We’re very proud of our accolades, but that’s only one part of our success. When someone is looking for recommendations regarding weight loss programs, oftentimes it’s hearing from people who have been successful on that program that brings us together. Here is one from our success story, Sloane:
“Most diets give you a lot of margin for error. Measure this, count these, keep track of that, which I found put too much initial control in my hands. Knowing my meals were planned gave me the confidence and security to continue.”
You can learn about other members’ success by listening to their Success Stories, or visit one of our local neighborhood Jenny Craig centers near you to find out how the amazing combination of personalized support and food can help you reach your goals.
1Rock CL, Flatt SW, Karanja N, et al. JAMA. 2010;304(16):1803-1811
2Gudzune KA, Doshi RS, Mehta AK, Chaudhry ZW, Jacobs DK, Vakil RM, et al. Ef cacy of Commercial Weight-Loss Programs: An Updated Systematic Review. Ann Intern Med. 2015;162:501-512. doi:10.7326/M14-2238
Holiday meals are a special gathering, as family and friends come together to spend time with each other. Because these meals can go for hours, they’re typically centered around a huge cut of meat and plenty of sides flavored with the holiday’s spice blends of cinnamon and nutmeg or the comfort of heavy cream and butter—and this is all before the temptations that await you at the dessert table! There are plenty of ways to lighten up your holiday table with lighter side dishes that the whole family will love—here are a few of our favorites.
Roasted Fall Vegetables with Feta and Rosemary. Focusing on what’s fresh and fitting for the season is a great way to create a vibrant, colorful dish. Gather pumpkin, carrots, garlic cloves—and any other vegetable you may enjoy—and drizzle them with a touch of olive oil and rosemary. Place them in a single layer on a baking pan, then into a 200-degree oven for about 45 minutes. Top the vegetables with crumbled feta and roasted pumpkin seeds, and feast! <br>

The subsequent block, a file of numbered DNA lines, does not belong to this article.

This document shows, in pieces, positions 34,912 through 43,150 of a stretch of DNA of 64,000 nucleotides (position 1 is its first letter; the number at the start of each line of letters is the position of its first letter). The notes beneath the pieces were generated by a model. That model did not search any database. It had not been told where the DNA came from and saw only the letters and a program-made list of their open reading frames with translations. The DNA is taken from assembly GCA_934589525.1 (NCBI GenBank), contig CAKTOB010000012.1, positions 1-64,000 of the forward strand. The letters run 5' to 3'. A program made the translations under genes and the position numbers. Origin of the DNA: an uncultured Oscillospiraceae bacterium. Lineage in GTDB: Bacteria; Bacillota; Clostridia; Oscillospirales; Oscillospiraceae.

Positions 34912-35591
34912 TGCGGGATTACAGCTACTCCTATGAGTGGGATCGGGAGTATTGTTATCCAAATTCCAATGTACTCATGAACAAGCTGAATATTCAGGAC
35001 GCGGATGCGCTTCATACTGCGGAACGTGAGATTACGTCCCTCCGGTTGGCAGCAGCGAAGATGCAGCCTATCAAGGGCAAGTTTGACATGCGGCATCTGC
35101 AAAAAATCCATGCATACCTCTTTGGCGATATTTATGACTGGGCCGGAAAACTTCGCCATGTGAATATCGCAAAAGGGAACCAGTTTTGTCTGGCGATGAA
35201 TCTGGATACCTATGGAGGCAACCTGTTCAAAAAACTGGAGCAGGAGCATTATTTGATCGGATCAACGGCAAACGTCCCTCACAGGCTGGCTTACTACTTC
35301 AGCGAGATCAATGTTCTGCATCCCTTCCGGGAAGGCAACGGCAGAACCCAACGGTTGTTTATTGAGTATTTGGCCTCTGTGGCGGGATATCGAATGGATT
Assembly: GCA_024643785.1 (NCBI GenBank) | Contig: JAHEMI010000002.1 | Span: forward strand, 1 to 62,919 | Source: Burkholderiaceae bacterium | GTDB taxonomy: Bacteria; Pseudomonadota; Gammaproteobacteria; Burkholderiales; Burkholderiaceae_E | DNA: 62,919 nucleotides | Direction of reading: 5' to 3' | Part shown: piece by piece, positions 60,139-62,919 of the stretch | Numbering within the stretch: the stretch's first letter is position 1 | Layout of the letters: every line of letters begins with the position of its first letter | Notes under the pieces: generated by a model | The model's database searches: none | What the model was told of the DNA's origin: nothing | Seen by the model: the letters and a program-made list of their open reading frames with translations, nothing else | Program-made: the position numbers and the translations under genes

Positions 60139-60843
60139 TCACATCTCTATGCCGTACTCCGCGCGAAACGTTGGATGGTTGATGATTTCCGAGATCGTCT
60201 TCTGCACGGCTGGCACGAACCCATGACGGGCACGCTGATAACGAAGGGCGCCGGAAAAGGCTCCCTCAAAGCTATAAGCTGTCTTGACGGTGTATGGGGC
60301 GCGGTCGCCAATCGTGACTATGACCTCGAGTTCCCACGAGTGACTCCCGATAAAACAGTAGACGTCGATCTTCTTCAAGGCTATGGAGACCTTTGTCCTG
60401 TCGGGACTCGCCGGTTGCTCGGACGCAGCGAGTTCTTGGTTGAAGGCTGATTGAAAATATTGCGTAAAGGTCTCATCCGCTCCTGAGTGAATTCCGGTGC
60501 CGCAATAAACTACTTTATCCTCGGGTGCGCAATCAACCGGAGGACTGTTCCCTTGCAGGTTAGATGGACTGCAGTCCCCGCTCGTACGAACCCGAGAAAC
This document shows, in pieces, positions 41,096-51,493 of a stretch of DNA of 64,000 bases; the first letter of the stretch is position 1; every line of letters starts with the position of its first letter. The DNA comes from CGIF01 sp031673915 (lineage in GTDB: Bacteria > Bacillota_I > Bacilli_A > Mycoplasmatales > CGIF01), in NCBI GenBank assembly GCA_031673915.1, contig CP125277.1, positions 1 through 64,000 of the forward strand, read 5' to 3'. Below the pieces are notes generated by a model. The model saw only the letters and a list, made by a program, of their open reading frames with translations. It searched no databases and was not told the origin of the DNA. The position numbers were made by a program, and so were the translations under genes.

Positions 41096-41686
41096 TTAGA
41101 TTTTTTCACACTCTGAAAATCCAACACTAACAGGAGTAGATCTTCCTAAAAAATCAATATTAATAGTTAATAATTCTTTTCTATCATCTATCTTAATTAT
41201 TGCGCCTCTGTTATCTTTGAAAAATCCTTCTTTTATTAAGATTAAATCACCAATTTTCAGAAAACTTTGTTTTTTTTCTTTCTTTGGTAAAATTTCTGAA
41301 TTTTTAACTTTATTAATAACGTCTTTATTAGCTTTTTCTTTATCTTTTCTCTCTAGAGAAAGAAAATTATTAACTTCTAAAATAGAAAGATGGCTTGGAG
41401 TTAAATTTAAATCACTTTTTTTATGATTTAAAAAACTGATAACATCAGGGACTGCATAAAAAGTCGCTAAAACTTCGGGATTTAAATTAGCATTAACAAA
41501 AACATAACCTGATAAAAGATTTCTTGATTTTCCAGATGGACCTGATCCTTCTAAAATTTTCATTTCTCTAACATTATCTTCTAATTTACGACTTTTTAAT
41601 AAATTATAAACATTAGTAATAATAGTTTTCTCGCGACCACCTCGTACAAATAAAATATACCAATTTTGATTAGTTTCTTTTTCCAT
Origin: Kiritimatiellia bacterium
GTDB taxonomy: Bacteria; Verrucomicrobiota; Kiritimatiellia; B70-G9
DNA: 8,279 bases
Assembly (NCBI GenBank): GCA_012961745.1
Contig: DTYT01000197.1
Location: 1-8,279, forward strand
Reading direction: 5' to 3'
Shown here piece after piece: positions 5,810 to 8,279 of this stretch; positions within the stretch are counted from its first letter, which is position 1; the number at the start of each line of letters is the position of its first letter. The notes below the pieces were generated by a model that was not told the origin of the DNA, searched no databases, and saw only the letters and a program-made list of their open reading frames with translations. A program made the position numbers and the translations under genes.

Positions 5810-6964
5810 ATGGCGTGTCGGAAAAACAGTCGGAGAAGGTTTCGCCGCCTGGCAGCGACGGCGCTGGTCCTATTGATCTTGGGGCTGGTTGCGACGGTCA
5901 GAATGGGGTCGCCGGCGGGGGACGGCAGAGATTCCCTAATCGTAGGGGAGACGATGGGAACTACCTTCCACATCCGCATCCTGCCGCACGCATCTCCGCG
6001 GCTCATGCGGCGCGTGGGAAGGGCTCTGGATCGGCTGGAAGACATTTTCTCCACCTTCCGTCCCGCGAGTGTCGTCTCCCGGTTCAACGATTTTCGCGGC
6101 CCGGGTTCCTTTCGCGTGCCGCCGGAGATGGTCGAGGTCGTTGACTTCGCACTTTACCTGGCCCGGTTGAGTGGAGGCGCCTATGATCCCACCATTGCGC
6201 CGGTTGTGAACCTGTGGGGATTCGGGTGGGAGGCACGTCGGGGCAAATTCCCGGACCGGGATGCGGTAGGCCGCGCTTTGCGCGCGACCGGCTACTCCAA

Cinnamon Dusted Butternut Squash. Squash is a great alternative to starchy potatoes, and doesn’t need a lot of accouterment to bring out its natural sweetness. All you need to do is take a butternut squash, peel and cube it, then toss it with a bit of olive oil, salt, pepper and cinnamon. It will smell just like the holidays after about 30-40 minutes in a 400-degree oven! <br>
Tofu Mexican Chocolate Pudding. Looking for a protein-rich treat to enjoy with your family outside of delicious, lighter cookies? All you need is a pound of silken tofu, cinnamon, vanilla extract, honey and a half-cup of melted chocolate chips and a food processor or blender. Once you puree the mixture, transfer it to a container, seal the lid and let it chill for 30 minutes. This makes a lovely end to a meal, especially when paired with a cup of coffee or a small hot chocolate for the kids.
For those following the Jenny Craig program, here are a few delicious options:
Balsamic Kale and Cranberry Salad. Cranberries are a staple during the winter with their bright color and tart bite. This warm salad takes only 15 minutes to prep and 15 minutes to sauté! Begin by sautéing an onion for 3-5 minutes, then add kale, dried cranberries, water and a dash of salt to cook for another 3-6 minutes. Transfer to a bowl, drizzle with some of our Jenny Craig Balsamic Vinaigrette and prepare to dig in! <br>
Curried Cauliflower. Curry powder is a beautiful spice blend that gathers coriander, cumin, ginger, dry mustard and turmeric, among other spices, to achieve its rich color. When tossed with lemon and olive oil onto cauliflower florets and roasted in a 425-degree oven for about 30 minutes, the florets will come out looking golden, just like the rich yellow of a comfortable fire.
These are just a few of the healthy holiday sides we’ve come up with, and there are plenty more to be had! Discover other delicious inspirations, like this Velvety Chocolate S’Mores Shake, and healthy holiday eating tips by looking through the Perfect Portion, Jenny Craig’s blog where we like to focus on foods trends and ideas to help you stay inspired and joyful about your weight loss journey. Happy holidays, and may your festivities be filled with bright flavors that celebrate your health and happiness!
Unwanted weight gain is frustrating at any age and if you’re approaching or have reached menopause, you may feel the deck is stacked against you. However, there are several changes that you can make in preventing weight gain from menopause.
What is Menopause & How Does It Affect Your Body?
Menopause is a normal condition that all women experience, and it usually occurs between the ages of 40 and 50. “Menopause” describes all the symptoms that occur right before and after a woman stops menstruating. These arise from the change of hormones in your body.